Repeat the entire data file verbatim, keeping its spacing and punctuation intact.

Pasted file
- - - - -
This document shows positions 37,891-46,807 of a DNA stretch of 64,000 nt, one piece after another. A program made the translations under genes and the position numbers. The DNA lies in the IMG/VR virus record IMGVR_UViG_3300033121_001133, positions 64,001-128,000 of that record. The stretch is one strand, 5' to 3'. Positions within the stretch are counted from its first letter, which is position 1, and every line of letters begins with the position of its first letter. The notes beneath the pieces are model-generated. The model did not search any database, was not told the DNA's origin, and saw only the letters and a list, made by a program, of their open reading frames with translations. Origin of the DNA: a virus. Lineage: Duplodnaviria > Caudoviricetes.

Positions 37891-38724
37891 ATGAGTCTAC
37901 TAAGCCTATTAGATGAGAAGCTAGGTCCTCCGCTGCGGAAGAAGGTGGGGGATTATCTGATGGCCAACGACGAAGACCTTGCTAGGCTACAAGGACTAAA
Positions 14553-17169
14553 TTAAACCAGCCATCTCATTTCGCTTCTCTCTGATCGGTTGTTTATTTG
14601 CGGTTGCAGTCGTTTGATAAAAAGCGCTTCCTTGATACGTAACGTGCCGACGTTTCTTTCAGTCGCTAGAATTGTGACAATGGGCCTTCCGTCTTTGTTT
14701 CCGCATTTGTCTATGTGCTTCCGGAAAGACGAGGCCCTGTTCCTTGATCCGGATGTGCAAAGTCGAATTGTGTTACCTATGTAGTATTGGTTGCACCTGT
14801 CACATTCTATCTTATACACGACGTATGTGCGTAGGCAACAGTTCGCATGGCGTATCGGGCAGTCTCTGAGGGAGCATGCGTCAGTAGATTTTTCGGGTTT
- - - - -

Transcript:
This document shows positions 37,891-46,807 of a DNA stretch of 64,000 nt, one piece after another. A program made the translations under genes and the position numbers. The DNA lies in the IMG/VR virus record IMGVR_UViG_3300033121_001133, positions 64,001-128,000 of that record. The stretch is one strand, 5' to 3'. Positions within the stretch are counted from its first letter, which is position 1, and every line of letters begins with the position of its first letter. The notes beneath the pieces are model-generated. The model did not search any database, was not told the DNA's origin, and saw only the letters and a list, made by a program, of their open reading frames with translations. Origin of the DNA: a virus. Lineage: Duplodnaviria > Caudoviricetes.

Positions 37891-38724
37891 ATGAGTCTAC
37901 TAAGCCTATTAGATGAGAAGCTAGGTCCTCCGCTGCGGAAGAAGGTGGGGGATTATCTGATGGCCAACGACGAAGACCTTGCTAGGCTACAAGGACTAAA
Positions 14553-17169
14553 TTAAACCAGCCATCTCATTTCGCTTCTCTCTGATCGGTTGTTTATTTG
14601 CGGTTGCAGTCGTTTGATAAAAAGCGCTTCCTTGATACGTAACGTGCCGACGTTTCTTTCAGTCGCTAGAATTGTGACAATGGGCCTTCCGTCTTTGTTT
14701 CCGCATTTGTCTATGTGCTTCCGGAAAGACGAGGCCCTGTTCCTTGATCCGGATGTGCAAAGTCGAATTGTGTTACCTATGTAGTATTGGTTGCACCTGT
14801 CACATTCTATCTTATACACGACGTATGTGCGTAGGCAACAGTTCGCATGGCGTATCGGGCAGTCTCTGAGGGAGCATGCGTCAGTAGATTTTTCGGGTTT